Suicide comes at a high cost for everyone involved –but sometimes the effects of tragedy serve to bring people together, instead.
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In an open letter addressed to the women who took care of Deborah in her time of greatest need, she thanked them for their compassion and bravery in the face of such upsetting circumstances.
The letter reads as follows:
I remember you. Ten months ago, when my cellphone rang with news of my father’s suicide, you were walking into Whole Foods prepared to do your grocery shopping, just as I had been only minutes before you.
But I had already abandoned my cart full of groceries and I stood in the entryway of the store. My brother was on the other end of the line. He was telling me my father was dead, that he had taken his own life early that morning and through his own sobs, I remember my brother kept saying, “I’m sorry, Deborah, I’m so sorry.” I can’t imagine how it must have felt for him to make that call.
After I hung up, I started to cry and scream as my whole body trembled. This just couldn’t be true. It couldn’t be happening. Only moments before, I had been going about my errands on a normal Monday morning. Only moments before, my life had felt intact. Overwhelmed with emotions, I fell to the floor, my knees buckling under the weight of what I had just learned. And you, kind strangers, you were there.
You could have kept on walking, ignoring my cries, but you didn’t. You could have simply stopped and stared at my primal display of pain, but you didn’t. No, instead you surrounded me as I yelled through my sobs, “My father killed himself. He killed himself. He’s dead.” And the question that has plagued me since that moment came to my lips in a scream, “Why?” I must have asked it over and over and over again.
I remember in that haze of emotions, one of you asked for my phone and who you should call. What was my password? You needed my husband’s name as you searched through my contacts. I remember that I could hear your words as you tried to reach my husband for me, leaving an urgent message for him to call me. I recall hearing you discuss among yourselves who would drive me home in my car and who would follow that person to bring them back to the store. You didn’t even know one another, but it didn’t seem to matter. You encountered me, a stranger, in the worst moment of my life and you coalesced around me with common purpose, to help.
I remember one of you asking if you could pray for me and for my father. I must have said yes, and I recall now that Christian prayer being offered up to Jesus for my Jewish father and me, and it still both brings tears to my eyes and makes me smile. In my fog, I told you that I had a friend, Pam, who worked at Whole Foods and one of you went in search of her and, thankfully, she was there that morning and you brought her to me. I remember the relief I felt at seeing her face, familiar and warm. She took me to the back, comforting and caring for me so lovingly until my husband could get to me. And I even recall as I sat with her, one of you sent back a gift card to Whole Foods; though you didn’t know me, you wanted to offer a little something to let me know that you would be thinking of me and holding me and my family in your thoughts and prayers. That gift card helped to feed my family, when the idea of cooking was so far beyond my emotional reach.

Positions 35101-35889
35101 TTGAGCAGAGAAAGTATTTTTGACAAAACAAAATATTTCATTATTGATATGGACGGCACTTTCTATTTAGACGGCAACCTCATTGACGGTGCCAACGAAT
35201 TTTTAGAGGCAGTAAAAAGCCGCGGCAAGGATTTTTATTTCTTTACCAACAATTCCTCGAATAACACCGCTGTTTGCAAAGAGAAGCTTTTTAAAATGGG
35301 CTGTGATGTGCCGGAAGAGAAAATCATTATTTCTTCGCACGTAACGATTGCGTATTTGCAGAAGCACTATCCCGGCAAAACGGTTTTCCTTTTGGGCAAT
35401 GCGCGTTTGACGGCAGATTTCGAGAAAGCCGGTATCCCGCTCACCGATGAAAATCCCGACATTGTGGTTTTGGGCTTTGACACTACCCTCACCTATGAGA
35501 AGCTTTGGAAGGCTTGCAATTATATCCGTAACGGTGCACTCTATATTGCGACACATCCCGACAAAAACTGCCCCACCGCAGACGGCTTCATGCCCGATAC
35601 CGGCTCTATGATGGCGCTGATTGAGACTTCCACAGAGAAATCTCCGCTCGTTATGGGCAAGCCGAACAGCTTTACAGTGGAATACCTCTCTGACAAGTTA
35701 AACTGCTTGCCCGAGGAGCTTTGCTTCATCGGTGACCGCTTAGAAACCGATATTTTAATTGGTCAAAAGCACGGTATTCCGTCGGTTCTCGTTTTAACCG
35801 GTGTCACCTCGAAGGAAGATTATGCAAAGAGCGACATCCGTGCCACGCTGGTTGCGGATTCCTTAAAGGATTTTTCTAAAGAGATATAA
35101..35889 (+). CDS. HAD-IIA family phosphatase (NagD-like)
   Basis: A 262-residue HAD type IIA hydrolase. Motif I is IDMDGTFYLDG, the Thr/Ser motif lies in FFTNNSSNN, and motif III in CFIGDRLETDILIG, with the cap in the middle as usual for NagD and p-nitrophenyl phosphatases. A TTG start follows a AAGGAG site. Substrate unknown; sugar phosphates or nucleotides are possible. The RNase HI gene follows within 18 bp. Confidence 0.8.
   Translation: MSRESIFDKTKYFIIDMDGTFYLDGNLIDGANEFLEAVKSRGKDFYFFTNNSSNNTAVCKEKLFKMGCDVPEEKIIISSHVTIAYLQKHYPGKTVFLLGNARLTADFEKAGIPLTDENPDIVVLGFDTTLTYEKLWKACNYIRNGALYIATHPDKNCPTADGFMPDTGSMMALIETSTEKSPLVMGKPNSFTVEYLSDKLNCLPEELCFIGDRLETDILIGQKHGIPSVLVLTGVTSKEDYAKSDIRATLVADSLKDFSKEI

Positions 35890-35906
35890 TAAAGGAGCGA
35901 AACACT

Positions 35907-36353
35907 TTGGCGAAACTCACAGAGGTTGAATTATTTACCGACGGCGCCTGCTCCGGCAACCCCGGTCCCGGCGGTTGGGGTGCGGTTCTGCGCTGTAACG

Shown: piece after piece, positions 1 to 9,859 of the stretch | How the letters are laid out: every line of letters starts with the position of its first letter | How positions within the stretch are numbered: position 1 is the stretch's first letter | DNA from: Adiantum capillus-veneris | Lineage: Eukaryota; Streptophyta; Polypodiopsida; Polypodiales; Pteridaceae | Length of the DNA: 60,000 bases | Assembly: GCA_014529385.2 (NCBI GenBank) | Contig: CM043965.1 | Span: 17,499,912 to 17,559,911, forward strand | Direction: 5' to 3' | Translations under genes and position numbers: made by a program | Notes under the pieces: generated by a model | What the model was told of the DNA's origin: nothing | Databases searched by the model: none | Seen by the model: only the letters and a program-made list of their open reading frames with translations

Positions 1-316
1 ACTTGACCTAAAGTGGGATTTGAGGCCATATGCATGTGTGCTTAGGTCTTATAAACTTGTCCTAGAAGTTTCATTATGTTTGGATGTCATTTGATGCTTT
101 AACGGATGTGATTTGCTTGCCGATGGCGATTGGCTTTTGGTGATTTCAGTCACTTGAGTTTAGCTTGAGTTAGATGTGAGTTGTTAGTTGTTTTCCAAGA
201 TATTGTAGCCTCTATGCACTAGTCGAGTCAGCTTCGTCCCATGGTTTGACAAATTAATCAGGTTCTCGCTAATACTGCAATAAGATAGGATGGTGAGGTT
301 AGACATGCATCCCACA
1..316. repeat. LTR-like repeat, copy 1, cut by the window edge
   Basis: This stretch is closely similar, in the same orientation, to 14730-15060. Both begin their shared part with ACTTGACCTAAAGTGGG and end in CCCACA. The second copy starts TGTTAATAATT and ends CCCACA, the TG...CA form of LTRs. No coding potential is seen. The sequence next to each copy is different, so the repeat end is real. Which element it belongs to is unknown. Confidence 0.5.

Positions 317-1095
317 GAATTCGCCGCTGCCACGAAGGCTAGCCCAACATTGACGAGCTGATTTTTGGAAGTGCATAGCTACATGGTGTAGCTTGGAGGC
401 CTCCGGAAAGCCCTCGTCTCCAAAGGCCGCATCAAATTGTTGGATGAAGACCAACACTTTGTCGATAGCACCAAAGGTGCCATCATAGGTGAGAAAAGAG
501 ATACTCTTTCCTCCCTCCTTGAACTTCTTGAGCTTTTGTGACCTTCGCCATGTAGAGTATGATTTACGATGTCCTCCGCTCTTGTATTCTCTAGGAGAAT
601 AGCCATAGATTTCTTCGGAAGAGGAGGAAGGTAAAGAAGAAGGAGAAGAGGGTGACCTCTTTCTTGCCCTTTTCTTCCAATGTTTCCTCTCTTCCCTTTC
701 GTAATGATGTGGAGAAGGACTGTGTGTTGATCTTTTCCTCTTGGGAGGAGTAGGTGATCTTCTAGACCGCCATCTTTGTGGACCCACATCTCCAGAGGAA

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I never saw you after that. But I know this to be true, if it were not for all of you, I might have simply gotten in the car and tried to drive myself home. I wasn’t thinking straight, if I was thinking at all. If it were not for you, I don’t know what I would have done in those first raw moments of overwhelming shock, anguish and grief. But I thank God every day that I didn’t have to find out. Your kindness, your compassion, your willingness to help a stranger in need have stayed with me until this day. And no matter how many times my mind takes me back to that horrible life-altering moment, it is not all darkness. Because you reached out to help, you offered a ray of light in the bleakest moment I’ve ever endured. You may not remember it. You may not remember me. But I will never, ever forget you. And though you may never know it, I give thanks for your presence and humanity, each and every day.”
Deborah’s letter has been shared on websites worldwide since its publication last month. She talked with Good News Network about its impact…
“I have officially been rendered speechless at the response that my letter has received,” Deborah said in an email. ”I am so moved and honored that so many have taken the time to share in my story. In truth, I believe it was written by those very special women who stood with me on that very dark day, I have only given it words. I hope that as it circulates, now internationally, that it reaches them. And I hope that it inspires others to reach out to those in need, to act with kindness & compassion, and to recognize and begin a dialogue about the very human face and cost of suicide. If I achieve that, then I have made meaning of my father’s death.”
Deborah Greene lives in Superior, Colo., with her husband and three daughters. This story has been adapted from Greene’s blog Reflecting Out Loud and republished with her permission. Her father, Lowell Herman, died by suicide on April 20, 2015.